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Child Relocation & Abduction.


When someone (including the parent of your child) removes a child from their usual residence without proper consent or Court approval it may be an abduction.

It is important to act promptly and our team of child abduction lawyers can assist you in this process. There are also remedies in place for removal of a child within this jurisdiction (known as an internal abduction) which we can also assist you with if necessary.

You need to particularly consider the need for advice in any of these scenarios:

  1. You and your child wish to live abroad
  2. Your child has been taken abroad
  3. You are facing claim whereby it is alleged that you have abducted your child

Do you think you need legal help with child relocation or abduction?

Call the family law team to discuss your options

Telephone: +44 (0)20 7870 3877

or email: family@fletcherday.co.uk

Protections against child abduction

International treaties such as the 1980 Hague Convention on Child Abduction are in place between this country and over 100 other states (the number of signatories is regularly increasing). This makes is much easier to seek the return of a child and, as a general rule, the courts of reciprocating Hague Convention states will often order the return of abducted children.

Where the country is not a Hague Convention signatory it tends to be much harder to seek the return of a child but there are some conventions in place and reciprocal agreements depending on the jurisdiction concerned.

Internal child abduction is best dealt with by seeking emergency orders which can be dealt with at short-notice or emergency hearings.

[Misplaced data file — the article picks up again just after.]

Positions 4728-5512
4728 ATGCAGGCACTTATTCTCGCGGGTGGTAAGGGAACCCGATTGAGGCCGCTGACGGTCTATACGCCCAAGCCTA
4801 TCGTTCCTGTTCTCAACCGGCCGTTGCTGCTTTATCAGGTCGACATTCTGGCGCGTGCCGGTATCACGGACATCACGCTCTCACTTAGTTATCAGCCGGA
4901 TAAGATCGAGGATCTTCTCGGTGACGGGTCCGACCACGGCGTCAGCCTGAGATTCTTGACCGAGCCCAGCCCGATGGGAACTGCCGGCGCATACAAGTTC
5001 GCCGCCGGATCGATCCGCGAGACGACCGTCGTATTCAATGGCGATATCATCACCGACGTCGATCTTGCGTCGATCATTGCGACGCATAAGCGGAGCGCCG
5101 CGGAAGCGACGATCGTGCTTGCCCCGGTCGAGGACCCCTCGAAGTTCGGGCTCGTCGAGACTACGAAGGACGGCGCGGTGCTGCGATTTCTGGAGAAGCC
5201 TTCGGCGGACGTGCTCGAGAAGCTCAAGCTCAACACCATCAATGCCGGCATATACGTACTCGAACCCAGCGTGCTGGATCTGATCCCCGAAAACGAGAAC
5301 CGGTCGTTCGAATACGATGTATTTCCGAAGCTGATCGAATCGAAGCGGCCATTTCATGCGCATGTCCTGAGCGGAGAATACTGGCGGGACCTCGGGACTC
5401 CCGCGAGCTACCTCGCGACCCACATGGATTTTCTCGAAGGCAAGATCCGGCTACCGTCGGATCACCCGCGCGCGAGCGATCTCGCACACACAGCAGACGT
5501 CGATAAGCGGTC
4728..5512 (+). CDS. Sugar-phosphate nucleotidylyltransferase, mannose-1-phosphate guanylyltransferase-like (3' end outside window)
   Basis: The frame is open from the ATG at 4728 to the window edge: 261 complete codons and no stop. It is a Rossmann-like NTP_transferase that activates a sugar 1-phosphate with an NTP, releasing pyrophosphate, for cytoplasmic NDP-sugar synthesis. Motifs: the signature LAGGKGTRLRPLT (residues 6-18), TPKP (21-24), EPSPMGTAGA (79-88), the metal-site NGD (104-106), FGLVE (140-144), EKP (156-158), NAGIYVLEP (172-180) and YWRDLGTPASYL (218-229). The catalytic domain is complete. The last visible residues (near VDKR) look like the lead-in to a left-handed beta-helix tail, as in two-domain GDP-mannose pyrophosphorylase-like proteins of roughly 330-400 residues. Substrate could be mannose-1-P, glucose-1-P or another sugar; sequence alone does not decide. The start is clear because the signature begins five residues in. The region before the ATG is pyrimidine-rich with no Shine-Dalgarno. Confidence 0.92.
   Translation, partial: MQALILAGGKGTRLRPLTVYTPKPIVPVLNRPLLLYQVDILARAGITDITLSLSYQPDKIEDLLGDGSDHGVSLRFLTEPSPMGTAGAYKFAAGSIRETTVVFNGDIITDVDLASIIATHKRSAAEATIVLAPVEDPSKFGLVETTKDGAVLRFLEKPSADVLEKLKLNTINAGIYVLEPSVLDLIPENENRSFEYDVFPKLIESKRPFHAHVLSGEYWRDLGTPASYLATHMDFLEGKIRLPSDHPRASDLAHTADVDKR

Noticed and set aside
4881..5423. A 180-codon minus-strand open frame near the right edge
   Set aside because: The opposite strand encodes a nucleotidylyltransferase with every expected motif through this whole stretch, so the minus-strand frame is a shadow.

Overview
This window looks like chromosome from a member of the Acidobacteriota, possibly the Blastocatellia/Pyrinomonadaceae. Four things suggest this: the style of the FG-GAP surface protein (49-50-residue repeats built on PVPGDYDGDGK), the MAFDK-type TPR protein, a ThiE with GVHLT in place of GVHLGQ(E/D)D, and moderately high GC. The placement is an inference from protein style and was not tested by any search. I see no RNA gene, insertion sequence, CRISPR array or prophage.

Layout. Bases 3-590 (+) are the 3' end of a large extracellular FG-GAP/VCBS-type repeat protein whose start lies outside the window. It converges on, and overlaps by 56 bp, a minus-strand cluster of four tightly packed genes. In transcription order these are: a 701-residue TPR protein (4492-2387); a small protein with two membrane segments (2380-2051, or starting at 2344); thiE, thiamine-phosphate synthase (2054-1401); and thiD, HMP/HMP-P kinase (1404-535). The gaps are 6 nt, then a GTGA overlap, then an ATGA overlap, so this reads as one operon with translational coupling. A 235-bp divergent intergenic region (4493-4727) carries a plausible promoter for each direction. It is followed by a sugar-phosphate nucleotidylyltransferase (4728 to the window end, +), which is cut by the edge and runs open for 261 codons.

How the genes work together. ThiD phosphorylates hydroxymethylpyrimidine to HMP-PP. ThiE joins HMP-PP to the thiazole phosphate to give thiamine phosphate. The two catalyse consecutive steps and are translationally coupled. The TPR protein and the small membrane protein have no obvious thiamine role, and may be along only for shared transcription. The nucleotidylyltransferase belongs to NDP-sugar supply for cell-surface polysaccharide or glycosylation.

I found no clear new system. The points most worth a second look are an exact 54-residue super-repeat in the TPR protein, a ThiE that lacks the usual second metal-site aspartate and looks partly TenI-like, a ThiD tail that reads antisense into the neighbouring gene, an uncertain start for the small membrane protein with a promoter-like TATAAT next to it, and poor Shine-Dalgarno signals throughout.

Relocation of children after divorce or separation

If your partner will not consent to your taking your child abroad, and if you are not able to resolve the situation through direct discussions or mediation, you will need to consider making an application for leave to remove. Initially attempts should be made to resolve the position through preliminary negotiations which, where possible, avoid the need to go to court or settle the matter at an early hearing. However, the reality of the situation is that the courts are well equipped to deal with and rule on the issue of leaving the jurisdiction and we can help you make an appropriate application.

If you are considering relocating and it is clear one parent may not consent you should speak to us and ask about the process. You will need to articulate how the move is take place and how contact with what is known as the ‘left behind parent’ will work.

In addition to acting for parents who would like relocate we regularly act for the ‘left behind parent’ in any proposed relocation case and would be pleased to advise you if you find yourself in the same situation.

“The first object of the Convention is to deter either parent (or indeed anyone else) from taking the law into their own hands and pre-empting the result of any dispute between them about the future upbringing of their children.”

Judgment of Lady Hale and Lord Wilson in Re E (Children) [2011] UKSC 27 [8 – discussing the 1980 Hague Convention on Child Abduction]

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    FAQs
    My partner took my child abroad for a holiday but is now saying my child needs to stay with his family for longer and being vague about return dates, is this an abduction?

    As soon as your partner has exceeded an agreed stay abroad, he or she is abducting your child. You should promptly seek advice.

    My partner took my child to his place and now says they are too sick to return to me and will have to stay there, what can I do?

    If you are the main carer for your child, this will be treated as being internally abducted. You should not delay and seek advice about appropriate court orders for their return.

    My partner wants to take my child abroad to a country that has not signed any international conventions. I do not consent to this. What can I do?

    It is very important you act fast. You can apply for a type of Order known as a “Wardship Order” which allows your child to be made a “Ward of Court” in other words, the court can decide what happens and the court is immediately in charge of the process.